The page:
Stumped by the Code? Requirements for Slash Versus Straight Voltage Rated Breakers and More

Stumped by the Code? Requirements for Slash Versus Straight Voltage Rated Breakers and More

Your most pressing National Electrical Code (NEC) questions answered

All questions and answers are based on the 2011 NEC.

Q. What is the Code requirement for the use of slash versus straight voltage rated breakers?

A. A circuit breaker with a straight voltage rating, such as 240V or 480V, is permitted on a circuit where the nominal voltage between any two conductors (line-to-neutral or line-to-line) doesn’t exceed the circuit breaker’s voltage rating [240.85], as shown in Fig 1.

Fig. 1. A circuit breaker with a straight 240V rating can be used on any circuit where the line-to-neutral or line-to-line voltage doesn’t exceed 240V.

A circuit breaker with a slash rating, such as 120/240V or 277/480V, is permitted on a solidly grounded system where the nominal voltage of any one conductor to ground doesn’t exceed the lower of the two values, and the nominal voltage between any two conductors doesn’t exceed the higher value.

Caution: A 120/240V slash circuit breaker must not be used on the high leg of a solidly grounded 4-wire, 3-phase, 120/240V delta-connected system, because the line-to-ground voltage of the high leg is 208V, which exceeds the 120V line-to-ground voltage rating of the breaker (Fig. 2).

Fig. 2. Circuit breakers with a 120/240V slash rating can be used where the line-to-neutral voltage doesn’t exceed 120V and the line-to-line voltage doesn’t exceed 240V.

Note: When installing circuit breakers on corner-grounded delta systems, consideration needs to be given to the circuit breakers’ individual pole-interrupting capability.

Q. What are the NEC rules regarding the installation of service entrance cable?

A. Service entrance cable used as service entrance conductors must be installed in accordance with Art. 230 [338.10]. Type SE service entrance cable is permitted for branch circuits and feeders where the circuit conductors are insulated [338.10(B)(1)]. SE cable is permitted for branch circuits and feeders if the insulated conductors are used for circuit wiring, and the uninsulated conductor is only used for equipment grounding purposes [338.10(B)(2)].

Exception: In existing installations, uninsulated conductors may be used for the neutral conductor if the uninsulated neutral conductor of the cable originates in service equipment.

SE cable must not be subjected to conductor temperatures exceeding its insulation rating [338.10(B)(3)]. SE cable used for branch circuits or feeders must comply with (a) and (b) [338.10(B)(4)]:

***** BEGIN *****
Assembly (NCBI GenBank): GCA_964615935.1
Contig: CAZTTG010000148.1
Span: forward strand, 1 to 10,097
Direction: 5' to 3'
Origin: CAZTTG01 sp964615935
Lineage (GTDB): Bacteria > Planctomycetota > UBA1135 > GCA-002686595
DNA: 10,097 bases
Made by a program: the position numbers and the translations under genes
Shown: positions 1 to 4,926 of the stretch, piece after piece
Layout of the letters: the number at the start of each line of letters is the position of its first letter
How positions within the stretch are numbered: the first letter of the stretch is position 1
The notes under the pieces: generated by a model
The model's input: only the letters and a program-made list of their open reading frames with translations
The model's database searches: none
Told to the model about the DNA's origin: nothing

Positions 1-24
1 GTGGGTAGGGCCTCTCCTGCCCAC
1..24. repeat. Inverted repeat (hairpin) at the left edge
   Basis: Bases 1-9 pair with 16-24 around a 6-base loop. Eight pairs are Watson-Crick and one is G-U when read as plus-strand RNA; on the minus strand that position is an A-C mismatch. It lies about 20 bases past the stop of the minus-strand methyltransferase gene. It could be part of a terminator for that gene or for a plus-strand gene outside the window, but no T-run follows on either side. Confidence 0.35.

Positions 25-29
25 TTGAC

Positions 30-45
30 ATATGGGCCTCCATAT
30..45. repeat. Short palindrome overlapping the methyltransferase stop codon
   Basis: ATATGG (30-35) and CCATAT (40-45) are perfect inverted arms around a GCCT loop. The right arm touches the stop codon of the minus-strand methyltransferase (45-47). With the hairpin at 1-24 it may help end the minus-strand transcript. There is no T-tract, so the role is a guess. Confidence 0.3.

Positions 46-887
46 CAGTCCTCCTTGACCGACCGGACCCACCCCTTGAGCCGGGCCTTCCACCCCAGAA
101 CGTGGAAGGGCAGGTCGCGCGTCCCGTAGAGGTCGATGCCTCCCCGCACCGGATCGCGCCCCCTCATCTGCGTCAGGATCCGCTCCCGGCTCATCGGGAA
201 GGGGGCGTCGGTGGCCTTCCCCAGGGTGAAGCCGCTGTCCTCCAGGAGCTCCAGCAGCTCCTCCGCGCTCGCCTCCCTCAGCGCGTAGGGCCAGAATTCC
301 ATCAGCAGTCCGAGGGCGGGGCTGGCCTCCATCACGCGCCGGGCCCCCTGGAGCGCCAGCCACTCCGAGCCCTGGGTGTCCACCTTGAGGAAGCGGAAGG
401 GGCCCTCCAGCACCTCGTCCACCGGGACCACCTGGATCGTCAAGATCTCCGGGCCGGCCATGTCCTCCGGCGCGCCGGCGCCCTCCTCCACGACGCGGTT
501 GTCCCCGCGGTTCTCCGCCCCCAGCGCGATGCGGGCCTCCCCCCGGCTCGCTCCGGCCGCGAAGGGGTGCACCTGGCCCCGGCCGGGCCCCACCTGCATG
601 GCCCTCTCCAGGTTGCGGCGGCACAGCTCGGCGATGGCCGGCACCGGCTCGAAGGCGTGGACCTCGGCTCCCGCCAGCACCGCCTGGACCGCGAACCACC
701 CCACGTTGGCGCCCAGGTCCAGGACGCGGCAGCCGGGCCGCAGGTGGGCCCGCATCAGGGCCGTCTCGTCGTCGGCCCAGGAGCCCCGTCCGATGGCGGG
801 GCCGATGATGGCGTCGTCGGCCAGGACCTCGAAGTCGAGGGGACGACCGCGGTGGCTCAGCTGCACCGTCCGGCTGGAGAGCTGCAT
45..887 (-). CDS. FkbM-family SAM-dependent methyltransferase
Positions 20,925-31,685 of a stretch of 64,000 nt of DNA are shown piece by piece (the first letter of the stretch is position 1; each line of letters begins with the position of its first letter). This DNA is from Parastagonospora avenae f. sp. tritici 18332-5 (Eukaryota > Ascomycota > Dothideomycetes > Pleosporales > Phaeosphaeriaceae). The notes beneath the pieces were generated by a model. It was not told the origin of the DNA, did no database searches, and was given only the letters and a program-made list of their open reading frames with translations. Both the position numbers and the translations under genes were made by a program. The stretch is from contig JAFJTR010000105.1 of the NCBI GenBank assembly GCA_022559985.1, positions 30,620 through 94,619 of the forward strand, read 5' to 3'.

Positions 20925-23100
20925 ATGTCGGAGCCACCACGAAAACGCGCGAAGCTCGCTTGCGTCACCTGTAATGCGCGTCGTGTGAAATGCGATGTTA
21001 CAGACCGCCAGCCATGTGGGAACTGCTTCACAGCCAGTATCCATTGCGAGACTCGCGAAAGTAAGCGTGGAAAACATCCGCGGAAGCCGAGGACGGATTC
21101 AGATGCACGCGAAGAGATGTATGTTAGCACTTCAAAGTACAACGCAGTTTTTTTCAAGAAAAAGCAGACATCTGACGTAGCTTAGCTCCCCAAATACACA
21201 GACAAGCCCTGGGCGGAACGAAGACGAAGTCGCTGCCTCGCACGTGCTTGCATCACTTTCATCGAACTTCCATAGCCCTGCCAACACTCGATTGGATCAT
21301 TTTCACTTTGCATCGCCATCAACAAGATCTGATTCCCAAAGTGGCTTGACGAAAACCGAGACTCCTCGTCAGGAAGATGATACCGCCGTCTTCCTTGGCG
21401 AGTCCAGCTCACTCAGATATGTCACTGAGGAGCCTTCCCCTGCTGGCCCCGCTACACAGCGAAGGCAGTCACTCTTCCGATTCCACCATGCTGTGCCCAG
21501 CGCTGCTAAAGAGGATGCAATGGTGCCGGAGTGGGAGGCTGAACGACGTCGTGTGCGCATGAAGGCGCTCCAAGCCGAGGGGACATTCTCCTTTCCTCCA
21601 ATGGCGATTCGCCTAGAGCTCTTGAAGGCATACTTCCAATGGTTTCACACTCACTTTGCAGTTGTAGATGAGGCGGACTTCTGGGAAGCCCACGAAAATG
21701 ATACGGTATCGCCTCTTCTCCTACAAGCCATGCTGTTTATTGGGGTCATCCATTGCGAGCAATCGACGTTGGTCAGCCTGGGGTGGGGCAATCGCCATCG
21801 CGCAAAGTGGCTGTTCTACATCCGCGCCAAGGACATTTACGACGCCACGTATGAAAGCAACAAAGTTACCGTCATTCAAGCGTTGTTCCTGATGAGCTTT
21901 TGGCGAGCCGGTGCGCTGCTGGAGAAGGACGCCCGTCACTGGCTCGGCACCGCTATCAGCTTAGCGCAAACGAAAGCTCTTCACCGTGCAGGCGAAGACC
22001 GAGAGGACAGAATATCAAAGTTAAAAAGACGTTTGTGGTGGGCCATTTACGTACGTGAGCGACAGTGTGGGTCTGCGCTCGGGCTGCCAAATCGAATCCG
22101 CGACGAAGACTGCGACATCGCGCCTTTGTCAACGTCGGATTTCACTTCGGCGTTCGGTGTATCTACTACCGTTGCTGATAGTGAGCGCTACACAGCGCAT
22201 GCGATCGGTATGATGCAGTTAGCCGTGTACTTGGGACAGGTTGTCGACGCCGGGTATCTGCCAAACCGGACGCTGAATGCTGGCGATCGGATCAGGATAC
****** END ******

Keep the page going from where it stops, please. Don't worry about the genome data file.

(a) SE cable used for interior branch circuit or feeder wiring must be installed in accordance with the same requirements as Type NM cable — Art. 334, excluding 334.80. The maximum conductor temperature rating can be used [310.15(B)(2)] for ampacity adjustment and correction purposes. But when installed in thermal insulation, the conductors must be sized in accordance with Table 310.15(B)(16) 60°C rated conductor column.

Caution: Underground service-entrance cable (USE) is not permitted for interior wiring because it does not have a flame-retardant insulation. It would only be permitted in interior wiring when dual listed as wire type in accordance with Table 310.104, such as RHW.

(b) SE cable used for exterior installations must be supported in accordance with 334.30 and, where run underground, the cable must comply with Part II of Art. 340.

On the other hand, SE cable is not permitted under the following conditions or locations [338.12(A)]:

• If subject to physical damage unless protected in accordance with 230.50(A).

• Underground with or without a raceway.    

What about underground service-entrance cable? USE cable isn’t permitted:

• For interior wiring.    

• Above ground, except where protected against physical damage in accordance with 300.5(D).

Q. What are the rules for minimum clearance above ground for overhead conductors?

A. Overhead conductor spans must maintain vertical clearances as follows [225.18]:

• 10 ft above finished grade, sidewalks, platforms, or projections from which they might be accessible to pedestrians for 120V, 120/208V, 120/240V, or 240V circuits.

• 12 ft above residential property and driveways, and those commercial areas not subject to truck traffic for 120V, 120/208V, 120/240V, 240V, 277V, 277/480V, or 480V circuits.

• 18 ft over public streets, alleys, roads, parking areas subject to truck traffic, driveways on other than residential property, and other areas traversed by vehicles (such as those used for cultivation, grazing, forestry, and orchards).

• 24½ ft over track rails of railroads.

Overhead conductors located above pools, outdoor spas, outdoor hot tubs, diving structures, observation stands, towers, or platforms must be installed in accordance with the clearance requirements in 680.8.   

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